Interacting is HARD (for some people, at least)

This week we had to observe, a lot. Finding a piece of interactive technology in public that is interesting enough and not as common or obvious was not that easy. Luckily, I came across this particular situation where I was disturbed by the lack of . The particular context can be seen on the following picture.

The interaction on a context

Yes, it is a bathroom. No, it was not the faucet. Yes, it was the paper towel dispenser. Which had instructions. Written and graphical. You can check them out:

The instructions are pretty straightforward, right?

Pretty straightforward, no? You wave in front of the sensor. As the sensor gets interrupted and released again, a paper towel is dispensed. That easy.

But it seems like it was not enough. I could observe people as I was waiting for my turn. And I was dumbfounded. Three men tried to press a non-existing button, touching the whole device and dirtying their hands again in the process. Only one got it right at the first time. Other two tried a combination and due to sheer luck, they managed to get a paper towel. One man even tried pressing a button, and when he didn’t find anything, he tried activating another non-existant sensor underneath the device.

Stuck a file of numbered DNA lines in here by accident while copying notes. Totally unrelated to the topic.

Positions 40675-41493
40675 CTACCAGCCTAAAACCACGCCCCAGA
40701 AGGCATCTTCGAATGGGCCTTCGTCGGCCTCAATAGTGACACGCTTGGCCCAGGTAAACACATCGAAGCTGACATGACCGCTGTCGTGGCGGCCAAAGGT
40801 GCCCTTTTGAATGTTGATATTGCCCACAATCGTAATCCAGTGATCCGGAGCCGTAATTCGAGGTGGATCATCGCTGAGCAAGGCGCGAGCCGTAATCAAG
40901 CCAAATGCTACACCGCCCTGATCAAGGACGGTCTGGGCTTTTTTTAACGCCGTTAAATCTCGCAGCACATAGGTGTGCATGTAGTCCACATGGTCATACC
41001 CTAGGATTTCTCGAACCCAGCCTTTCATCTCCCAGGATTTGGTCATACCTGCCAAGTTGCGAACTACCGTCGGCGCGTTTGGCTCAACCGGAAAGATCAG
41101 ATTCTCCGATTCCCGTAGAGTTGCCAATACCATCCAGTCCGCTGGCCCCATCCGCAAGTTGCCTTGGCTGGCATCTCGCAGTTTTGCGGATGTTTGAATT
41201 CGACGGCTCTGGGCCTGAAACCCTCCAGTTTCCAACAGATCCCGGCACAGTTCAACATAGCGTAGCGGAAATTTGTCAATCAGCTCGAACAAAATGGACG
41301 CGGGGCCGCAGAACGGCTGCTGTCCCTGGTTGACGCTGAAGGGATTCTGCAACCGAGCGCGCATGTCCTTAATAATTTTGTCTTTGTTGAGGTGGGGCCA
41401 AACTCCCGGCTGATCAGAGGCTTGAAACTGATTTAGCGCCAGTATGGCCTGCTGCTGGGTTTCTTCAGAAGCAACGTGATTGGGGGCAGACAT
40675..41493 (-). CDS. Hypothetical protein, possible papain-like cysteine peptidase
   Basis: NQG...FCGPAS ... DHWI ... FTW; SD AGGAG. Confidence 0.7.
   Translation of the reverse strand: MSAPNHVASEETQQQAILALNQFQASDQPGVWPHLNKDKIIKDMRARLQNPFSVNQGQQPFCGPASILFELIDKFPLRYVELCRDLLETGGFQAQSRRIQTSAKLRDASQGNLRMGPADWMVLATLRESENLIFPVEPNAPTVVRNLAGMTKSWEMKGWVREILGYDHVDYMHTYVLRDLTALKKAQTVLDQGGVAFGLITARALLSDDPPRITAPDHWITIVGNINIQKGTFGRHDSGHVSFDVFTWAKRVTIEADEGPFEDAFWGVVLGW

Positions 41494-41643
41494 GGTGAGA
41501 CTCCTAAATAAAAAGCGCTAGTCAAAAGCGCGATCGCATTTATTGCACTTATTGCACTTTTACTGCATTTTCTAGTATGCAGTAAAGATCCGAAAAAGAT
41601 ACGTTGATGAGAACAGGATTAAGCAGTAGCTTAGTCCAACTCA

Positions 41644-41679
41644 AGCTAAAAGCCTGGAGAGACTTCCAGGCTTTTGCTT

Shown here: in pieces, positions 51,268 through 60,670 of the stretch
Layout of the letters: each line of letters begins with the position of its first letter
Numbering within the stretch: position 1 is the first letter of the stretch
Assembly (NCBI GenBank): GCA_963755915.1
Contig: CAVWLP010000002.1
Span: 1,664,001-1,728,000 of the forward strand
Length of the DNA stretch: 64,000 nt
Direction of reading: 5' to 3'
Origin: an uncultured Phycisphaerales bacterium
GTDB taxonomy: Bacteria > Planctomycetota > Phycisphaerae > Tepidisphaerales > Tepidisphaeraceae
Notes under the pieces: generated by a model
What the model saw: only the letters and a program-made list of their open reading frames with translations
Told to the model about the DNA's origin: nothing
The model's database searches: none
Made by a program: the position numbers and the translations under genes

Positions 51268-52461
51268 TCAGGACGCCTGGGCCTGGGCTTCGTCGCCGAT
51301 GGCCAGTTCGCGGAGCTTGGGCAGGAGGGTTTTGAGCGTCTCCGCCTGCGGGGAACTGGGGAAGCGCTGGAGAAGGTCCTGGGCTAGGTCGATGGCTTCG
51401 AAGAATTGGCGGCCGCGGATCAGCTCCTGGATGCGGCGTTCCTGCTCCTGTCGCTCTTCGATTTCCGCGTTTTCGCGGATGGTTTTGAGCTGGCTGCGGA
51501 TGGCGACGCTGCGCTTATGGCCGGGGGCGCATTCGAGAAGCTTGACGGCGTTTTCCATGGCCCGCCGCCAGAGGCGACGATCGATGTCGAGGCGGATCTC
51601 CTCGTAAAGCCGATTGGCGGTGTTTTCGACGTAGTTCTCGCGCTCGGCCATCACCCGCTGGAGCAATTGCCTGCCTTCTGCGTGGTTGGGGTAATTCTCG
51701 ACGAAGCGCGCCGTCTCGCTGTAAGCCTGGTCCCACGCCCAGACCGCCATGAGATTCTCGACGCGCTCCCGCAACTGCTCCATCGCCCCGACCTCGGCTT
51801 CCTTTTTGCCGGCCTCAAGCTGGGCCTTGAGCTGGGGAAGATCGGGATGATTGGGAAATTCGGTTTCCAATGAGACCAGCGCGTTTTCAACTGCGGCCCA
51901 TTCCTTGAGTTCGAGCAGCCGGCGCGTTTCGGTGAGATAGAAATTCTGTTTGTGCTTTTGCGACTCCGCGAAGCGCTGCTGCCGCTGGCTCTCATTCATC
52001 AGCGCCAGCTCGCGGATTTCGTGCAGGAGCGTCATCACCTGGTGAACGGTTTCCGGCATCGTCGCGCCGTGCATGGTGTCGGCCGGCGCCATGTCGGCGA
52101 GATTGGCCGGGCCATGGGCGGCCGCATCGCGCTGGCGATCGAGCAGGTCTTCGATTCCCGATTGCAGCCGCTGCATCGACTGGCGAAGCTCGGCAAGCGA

This simple transaction, which should take no more than 10 seconds until you have the paper towel in your hands, for a particular person took up to 1 minute, because he needed more than one to get his hands completely dry. Another man resigned and just dried this hands on his pants.

What impressed me the most, is that despite having clear instructions on the instrument, so many people did not bother to look at them, even after failing to get the desired output. Also, there is a small red light that gives away the built in sensor, which may have given some people the idea of a button. But the lack of a physical cue, completely dismisses that idea. Though, that same lack of physicality and tactile feedback might be something that could be improved.

For obvious reasons, I could not record the people interacting with this device (getting the pictures was complicated enough).

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